In 1989, East Germany lost its biggest backer. That has not happened to North Korea.
As communist regimes began to crumble throughout Eastern Europe in 1989, East German citizens in droves sought to leave for the West. They started by visiting neighboring Hungary, a Warsaw Pact member to which they could travel freely, in hopes of making their way to Austria and freedom. In September, when Hungary opened the border with Austria, East Germans began leaving for the West at a rapid pace.
Soviet leader Mikhail Gorbachev decided not to use military force to prop up the crumbling Eastern European regimes that had been part of the Soviet bloc. As Gorbachev’s spokesman quipped at the time, Moscow was no longer guided by the Brezhnev Doctrine that led the Soviets to intervene in Czechoslovakia in 1968, but was following the Sinatra Doctrine: Every country could do it their way.
With no help from Moscow, East Germany was increasingly helpless. When the East German government itself opened the border to West Berlin in November, thanks to accidental remarks by an East German Communist Party spokesman, it faced a rapidly deteriorating political situation.
Like the former East Germany, North Korea has been preventing defections — or escapes — through force. For years, the world has known that North Koreans have been suffering famine and starvation. In his meeting with Moon on April 26, Kim himself commented that he felt “embarrassed about the poor transit infrastructure” in his own country. Sanctions have surely hurt the North Korean economy.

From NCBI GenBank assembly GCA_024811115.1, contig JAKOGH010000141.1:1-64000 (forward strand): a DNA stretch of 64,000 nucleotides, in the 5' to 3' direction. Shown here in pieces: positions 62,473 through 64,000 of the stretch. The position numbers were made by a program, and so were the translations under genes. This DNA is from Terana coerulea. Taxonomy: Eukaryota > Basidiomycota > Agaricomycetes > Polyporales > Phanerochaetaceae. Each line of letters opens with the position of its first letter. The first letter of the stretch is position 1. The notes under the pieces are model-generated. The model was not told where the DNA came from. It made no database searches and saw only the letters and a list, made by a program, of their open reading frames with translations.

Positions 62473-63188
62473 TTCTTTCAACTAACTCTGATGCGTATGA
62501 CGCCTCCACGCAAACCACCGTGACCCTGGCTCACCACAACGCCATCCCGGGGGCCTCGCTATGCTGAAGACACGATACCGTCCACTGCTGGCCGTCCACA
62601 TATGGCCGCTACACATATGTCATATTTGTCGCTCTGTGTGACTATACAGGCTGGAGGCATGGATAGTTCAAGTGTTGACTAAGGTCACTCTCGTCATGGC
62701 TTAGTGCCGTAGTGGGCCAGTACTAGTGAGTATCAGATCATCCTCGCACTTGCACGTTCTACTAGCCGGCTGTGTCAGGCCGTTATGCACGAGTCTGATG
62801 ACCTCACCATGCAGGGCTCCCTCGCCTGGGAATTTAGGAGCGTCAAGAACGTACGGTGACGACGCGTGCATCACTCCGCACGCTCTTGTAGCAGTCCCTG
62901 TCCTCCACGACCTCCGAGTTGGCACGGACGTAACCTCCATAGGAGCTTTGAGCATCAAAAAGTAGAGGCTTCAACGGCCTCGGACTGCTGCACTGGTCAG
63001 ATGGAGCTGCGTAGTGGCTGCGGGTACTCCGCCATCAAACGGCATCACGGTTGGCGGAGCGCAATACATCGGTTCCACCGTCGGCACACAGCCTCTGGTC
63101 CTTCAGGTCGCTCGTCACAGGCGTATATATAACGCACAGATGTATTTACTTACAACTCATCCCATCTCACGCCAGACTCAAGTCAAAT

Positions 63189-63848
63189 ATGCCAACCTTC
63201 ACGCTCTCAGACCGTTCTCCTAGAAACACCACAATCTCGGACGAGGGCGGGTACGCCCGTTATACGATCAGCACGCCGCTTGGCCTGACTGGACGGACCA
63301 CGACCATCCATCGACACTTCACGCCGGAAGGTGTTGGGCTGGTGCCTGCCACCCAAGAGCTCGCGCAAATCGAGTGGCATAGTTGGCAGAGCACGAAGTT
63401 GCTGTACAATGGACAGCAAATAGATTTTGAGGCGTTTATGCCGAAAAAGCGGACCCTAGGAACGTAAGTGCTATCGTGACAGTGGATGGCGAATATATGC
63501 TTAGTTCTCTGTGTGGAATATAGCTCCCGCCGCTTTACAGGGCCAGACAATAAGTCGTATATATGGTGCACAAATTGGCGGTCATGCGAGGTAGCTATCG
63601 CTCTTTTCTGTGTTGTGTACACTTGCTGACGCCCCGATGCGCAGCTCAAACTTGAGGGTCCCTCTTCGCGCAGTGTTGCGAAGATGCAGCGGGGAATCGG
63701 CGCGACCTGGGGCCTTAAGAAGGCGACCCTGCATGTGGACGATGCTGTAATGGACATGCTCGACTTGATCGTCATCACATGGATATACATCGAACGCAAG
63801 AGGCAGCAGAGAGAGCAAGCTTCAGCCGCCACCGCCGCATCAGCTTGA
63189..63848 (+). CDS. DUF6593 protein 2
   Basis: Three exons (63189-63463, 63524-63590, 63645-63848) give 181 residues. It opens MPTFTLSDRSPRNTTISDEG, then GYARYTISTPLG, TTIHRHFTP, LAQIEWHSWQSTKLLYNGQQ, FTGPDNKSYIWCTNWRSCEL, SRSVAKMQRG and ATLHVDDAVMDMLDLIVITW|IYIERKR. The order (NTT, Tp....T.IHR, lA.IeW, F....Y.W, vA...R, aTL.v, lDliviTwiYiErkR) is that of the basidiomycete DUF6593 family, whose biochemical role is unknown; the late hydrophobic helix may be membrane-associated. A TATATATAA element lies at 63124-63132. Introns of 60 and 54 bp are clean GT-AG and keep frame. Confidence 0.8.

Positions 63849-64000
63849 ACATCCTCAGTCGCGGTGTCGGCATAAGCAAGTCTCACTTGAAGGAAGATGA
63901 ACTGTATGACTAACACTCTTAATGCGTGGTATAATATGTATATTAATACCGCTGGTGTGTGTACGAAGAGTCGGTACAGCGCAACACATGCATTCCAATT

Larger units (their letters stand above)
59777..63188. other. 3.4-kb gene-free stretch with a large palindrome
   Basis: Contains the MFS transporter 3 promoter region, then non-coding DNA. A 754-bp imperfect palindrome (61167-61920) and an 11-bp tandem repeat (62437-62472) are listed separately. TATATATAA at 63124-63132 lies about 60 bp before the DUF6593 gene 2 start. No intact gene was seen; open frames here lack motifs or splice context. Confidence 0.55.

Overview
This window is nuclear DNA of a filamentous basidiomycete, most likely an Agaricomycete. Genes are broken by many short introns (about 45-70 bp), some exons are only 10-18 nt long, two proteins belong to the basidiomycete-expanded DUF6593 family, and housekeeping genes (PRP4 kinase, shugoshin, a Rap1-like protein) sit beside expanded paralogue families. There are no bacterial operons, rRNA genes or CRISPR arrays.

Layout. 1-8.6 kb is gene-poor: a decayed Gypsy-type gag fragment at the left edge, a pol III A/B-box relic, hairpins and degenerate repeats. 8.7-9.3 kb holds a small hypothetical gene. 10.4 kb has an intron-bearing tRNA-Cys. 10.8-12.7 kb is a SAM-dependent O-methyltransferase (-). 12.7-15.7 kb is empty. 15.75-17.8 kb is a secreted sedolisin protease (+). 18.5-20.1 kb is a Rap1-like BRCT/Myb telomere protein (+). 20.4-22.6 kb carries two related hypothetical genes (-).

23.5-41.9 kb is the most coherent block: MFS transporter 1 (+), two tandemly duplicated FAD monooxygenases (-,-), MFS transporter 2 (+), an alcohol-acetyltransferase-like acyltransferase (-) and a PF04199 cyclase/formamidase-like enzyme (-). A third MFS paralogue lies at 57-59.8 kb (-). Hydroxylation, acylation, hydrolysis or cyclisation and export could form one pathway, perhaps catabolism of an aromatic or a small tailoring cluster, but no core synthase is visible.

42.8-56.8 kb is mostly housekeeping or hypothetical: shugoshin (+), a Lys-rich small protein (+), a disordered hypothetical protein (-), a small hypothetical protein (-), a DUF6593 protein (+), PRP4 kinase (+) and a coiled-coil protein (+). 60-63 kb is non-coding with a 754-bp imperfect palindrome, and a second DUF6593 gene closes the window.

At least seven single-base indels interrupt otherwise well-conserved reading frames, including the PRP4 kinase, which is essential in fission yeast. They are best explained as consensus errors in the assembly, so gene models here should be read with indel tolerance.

But while standing in South Korea, Kim did not act like someone who faced an immediate crisis. Unlike the East Germans, he has both nuclear weapons and a patron, China, that does not appear to be abandoning him. He knows that China will not stand by and let North Korea be absorbed into the South on the latter’s terms.
The United States was committed to seeing a united Germany within NATO. It is hard to tell whether it is as committed to the alliance with South Korea today.
The United States was the major backer of West Germany — and eager to help West German Chancellor Helmut Kohl ensure that a unified Germany remained firmly in NATO. George H.W. Bush was president at the time, and as historian Hal Brands has recently written, was committed to a strategy of primacy. The United States sought not only to remain the world’s superpower with no peer competitor, but also to dominate every region of the globe, with no competing regional powers.
As the Soviet bloc unraveled in 1989, Bush had one goal firmly at the forefront: ensuring that the collapse of communist regimes did not lead Europeans to doubt that they still needed NATO. After all, NATO was the vehicle by which the United States dominated European security affairs. Without NATO, the United States might become a bystander in Europe.
For someone of Bush’s generation, the two world wars had taught a clear lesson. After 1918, the United States withdrew from Europe, a move that ended in disaster. After 1945, the United States remained deeply engaged with Europe, a policy that was a huge success.